Hamadryas baboon

The Hamadryas baboon (Papio hamadryas) is a species of Old World monkey native to the Horn of Africa and the southwestern tip of the Arabian Peninsula. Here’s a description of the Hamadryas baboon and its distribution:

Description of the Hamadryas Baboon:

  • Appearance: Hamadryas baboons are large, terrestrial monkeys with a distinctive appearance. They have a robust build, with a dog-like muzzle, long limbs, and a short tail. Males are significantly larger than females and have a striking mane of long, silver-gray fur around their neck and shoulders. Females and juveniles have shorter fur and lack the prominent mane.
  • Size: Adult male Hamadryas baboons can weigh between 15 to 30 kilograms (33 to 66 pounds) and measure up to 70 centimeters (27.5 inches) in length, excluding the tail. Adult females are smaller, weighing between 10 to 15 kilograms (22 to 33 pounds).
  • Behavior: Hamadryas baboons are highly social animals that live in multi-level social groups known as troops. Troops typically consist of a dominant male, several females, and their offspring. The troop structure is hierarchical, with males maintaining control over their females and defending their territory from rival males.
  • Habitat: Hamadryas baboons inhabit a range of habitats, including rocky hillsides, savannas, woodlands, and semi-desert areas. They are well-adapted to arid environments and can survive in areas with limited access to water. They are often found near cliffs and rocky outcrops, which provide shelter and protection from predators.
  • Diet: Hamadryas baboons are omnivores and have a varied diet that includes fruits, leaves, seeds, insects, small vertebrates, and occasionally scavenged meat. They forage on the ground and in trees, using their dexterous hands and strong jaws to manipulate food items.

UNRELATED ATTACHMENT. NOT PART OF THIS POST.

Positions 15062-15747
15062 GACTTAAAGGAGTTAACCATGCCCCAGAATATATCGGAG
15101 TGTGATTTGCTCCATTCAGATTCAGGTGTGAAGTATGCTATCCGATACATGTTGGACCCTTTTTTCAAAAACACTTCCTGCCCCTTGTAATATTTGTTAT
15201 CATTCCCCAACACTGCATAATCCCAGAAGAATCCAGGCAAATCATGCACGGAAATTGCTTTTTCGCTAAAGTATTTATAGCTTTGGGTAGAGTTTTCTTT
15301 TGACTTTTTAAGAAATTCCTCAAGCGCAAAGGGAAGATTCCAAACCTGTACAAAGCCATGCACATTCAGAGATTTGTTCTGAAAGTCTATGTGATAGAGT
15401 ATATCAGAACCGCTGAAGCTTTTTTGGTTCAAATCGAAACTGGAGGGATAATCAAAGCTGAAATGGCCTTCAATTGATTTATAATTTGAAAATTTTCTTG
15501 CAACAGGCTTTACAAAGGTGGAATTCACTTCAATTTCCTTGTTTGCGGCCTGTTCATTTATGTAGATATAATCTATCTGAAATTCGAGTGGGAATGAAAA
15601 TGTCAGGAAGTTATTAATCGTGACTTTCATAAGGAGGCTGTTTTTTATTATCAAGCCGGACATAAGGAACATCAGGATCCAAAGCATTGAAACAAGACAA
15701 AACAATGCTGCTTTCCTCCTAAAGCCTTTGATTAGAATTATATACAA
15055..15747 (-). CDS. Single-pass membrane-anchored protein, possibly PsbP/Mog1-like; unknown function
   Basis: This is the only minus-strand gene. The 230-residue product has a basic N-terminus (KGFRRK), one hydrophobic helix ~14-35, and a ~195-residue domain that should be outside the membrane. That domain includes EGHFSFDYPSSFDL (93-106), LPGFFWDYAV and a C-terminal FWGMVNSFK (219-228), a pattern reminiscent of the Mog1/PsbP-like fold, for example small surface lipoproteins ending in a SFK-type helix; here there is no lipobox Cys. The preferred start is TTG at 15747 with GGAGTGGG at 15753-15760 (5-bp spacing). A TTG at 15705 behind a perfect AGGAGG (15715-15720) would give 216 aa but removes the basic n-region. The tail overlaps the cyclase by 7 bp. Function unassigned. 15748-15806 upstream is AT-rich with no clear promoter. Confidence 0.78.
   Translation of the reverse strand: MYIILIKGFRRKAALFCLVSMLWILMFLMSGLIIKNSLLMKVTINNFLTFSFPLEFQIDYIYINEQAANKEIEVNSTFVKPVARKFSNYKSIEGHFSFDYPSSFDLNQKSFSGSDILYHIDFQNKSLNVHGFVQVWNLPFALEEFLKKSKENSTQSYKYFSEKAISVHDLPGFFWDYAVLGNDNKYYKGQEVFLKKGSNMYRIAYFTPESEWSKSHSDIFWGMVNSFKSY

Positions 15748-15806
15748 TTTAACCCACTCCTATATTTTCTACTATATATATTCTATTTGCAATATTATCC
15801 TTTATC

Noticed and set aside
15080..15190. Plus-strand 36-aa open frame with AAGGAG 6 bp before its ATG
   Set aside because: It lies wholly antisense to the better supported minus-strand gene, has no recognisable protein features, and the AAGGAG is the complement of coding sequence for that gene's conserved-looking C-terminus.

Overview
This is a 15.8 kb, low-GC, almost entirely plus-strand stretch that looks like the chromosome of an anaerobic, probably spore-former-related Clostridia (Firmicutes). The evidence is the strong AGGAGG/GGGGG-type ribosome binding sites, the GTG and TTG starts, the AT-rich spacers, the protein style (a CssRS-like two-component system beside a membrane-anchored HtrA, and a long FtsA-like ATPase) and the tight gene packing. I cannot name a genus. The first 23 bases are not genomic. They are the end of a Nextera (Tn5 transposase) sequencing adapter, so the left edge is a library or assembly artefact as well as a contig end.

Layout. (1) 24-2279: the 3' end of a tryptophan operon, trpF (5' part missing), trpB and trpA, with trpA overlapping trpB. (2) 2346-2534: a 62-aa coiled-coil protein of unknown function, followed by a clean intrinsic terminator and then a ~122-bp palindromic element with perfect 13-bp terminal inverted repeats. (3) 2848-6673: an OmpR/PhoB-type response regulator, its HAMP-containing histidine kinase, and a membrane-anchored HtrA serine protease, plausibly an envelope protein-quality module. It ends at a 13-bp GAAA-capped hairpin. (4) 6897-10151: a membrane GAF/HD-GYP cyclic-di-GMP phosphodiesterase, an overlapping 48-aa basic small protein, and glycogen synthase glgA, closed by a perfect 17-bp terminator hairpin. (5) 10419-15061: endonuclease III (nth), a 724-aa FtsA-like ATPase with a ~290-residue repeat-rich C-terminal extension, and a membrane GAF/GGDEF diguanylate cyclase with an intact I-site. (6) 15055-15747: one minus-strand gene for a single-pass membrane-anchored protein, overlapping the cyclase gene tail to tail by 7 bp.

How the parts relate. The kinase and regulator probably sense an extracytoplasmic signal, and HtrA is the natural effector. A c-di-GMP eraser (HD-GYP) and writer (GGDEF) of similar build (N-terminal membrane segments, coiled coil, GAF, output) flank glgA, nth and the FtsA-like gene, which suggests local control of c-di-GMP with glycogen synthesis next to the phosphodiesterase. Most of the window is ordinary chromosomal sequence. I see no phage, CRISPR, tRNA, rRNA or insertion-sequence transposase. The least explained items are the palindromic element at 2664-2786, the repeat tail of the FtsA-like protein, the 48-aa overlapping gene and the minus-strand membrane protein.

• Reproduction: Breeding in Hamadryas baboons occurs throughout the year, with females giving birth to a single infant after a gestation period of around 6 months. Infants are cared for by their mothers and other members of the troop, and they are weaned at around 6 to 12 months of age.
  • Conservation Status: The Hamadryas baboon is classified as a species of least concern by the International Union for Conservation of Nature (IUCN). While they face some threats, including habitat loss, hunting, and human-wildlife conflict, they are relatively widespread and adaptable to a range of environments.


  • Hamadryas baboons are native to the Horn of Africa, including countries such as Ethiopia, Eritrea, Djibouti, and Somalia.
  • They are also found in the southwestern tip of the Arabian Peninsula, including Yemen and Saudi Arabia.
  • Within their range, Hamadryas baboons inhabit various habitats, from semi-desert areas to mountainous regions. They are often found in close proximity to human settlements, where they may raid crops or scavenge food scraps.
  • While they are still relatively common in some parts of their range, Hamadryas baboons face threats such as habitat destruction, poaching, and conflict with humans, particularly in areas where their habitat overlaps with agricultural land or urban development. Conservation efforts, including habitat protection and community education programs, are essential for ensuring the long-term survival of this species.

Hamadryas baboon in Zoos

Login Account

Already a Giraffe Customer?

Invaild email address.

6 or more characters, letters and numbers. Must contain at least one number.

Your information will nerver be shared with any third party.